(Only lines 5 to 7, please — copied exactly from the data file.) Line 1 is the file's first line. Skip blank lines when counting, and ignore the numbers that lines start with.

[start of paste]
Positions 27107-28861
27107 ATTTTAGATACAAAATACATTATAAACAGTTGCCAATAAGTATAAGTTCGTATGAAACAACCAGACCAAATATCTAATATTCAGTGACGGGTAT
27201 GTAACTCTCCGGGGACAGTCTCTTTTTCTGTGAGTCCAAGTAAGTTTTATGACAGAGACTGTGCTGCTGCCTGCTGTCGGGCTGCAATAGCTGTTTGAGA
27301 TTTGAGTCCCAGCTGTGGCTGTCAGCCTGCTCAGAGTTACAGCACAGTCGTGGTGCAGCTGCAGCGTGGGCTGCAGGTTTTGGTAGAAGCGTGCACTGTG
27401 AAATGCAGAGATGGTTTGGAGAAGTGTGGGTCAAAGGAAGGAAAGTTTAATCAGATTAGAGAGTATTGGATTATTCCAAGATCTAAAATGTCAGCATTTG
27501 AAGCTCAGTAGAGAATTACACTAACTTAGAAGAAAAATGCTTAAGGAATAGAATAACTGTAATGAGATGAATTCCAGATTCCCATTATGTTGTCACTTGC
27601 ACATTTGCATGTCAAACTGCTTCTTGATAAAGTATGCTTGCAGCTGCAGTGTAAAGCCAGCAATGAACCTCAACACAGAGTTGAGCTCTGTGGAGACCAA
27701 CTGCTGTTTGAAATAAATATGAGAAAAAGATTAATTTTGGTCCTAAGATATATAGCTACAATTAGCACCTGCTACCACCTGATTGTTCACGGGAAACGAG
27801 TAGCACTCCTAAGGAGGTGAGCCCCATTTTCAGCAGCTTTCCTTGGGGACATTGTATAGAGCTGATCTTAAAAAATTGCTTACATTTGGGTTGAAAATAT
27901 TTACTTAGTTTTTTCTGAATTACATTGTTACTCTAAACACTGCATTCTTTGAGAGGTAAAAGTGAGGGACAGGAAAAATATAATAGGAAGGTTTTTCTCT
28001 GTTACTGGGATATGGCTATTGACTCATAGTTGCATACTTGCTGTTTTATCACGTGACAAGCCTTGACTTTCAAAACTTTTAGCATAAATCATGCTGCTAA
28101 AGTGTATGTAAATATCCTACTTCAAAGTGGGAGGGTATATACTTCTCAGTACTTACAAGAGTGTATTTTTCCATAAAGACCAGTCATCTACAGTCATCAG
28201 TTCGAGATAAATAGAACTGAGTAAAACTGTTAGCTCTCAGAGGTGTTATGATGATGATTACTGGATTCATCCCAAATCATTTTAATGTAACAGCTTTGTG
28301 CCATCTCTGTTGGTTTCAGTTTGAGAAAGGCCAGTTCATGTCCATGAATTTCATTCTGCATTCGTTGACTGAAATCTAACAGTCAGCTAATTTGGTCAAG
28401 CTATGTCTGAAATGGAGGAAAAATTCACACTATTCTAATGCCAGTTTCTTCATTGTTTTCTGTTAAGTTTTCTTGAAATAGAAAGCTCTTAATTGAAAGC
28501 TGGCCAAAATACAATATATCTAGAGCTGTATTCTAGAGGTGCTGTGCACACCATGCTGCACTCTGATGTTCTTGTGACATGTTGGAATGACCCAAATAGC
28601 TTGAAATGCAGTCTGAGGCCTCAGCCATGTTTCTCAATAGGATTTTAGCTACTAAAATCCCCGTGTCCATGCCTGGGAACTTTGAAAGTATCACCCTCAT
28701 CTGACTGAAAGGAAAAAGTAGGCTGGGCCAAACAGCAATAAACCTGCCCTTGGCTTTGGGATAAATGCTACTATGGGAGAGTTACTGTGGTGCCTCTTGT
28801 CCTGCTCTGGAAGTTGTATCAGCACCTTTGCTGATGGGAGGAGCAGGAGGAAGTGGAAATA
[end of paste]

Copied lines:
27401 AAATGCAGAGATGGTTTGGAGAAGTGTGGGTCAAAGGAAGGAAAGTTTAATCAGATTAGAGAGTATTGGATTATTCCAAGATCTAAAATGTCAGCATTTG
27501 AAGCTCAGTAGAGAATTACACTAACTTAGAAGAAAAATGCTTAAGGAATAGAATAACTGTAATGAGATGAATTCCAGATTCCCATTATGTTGTCACTTGC
27601 ACATTTGCATGTCAAACTGCTTCTTGATAAAGTATGCTTGCAGCTGCAGTGTAAAGCCAGCAATGAACCTCAACACAGAGTTGAGCTCTGTGGAGACCAA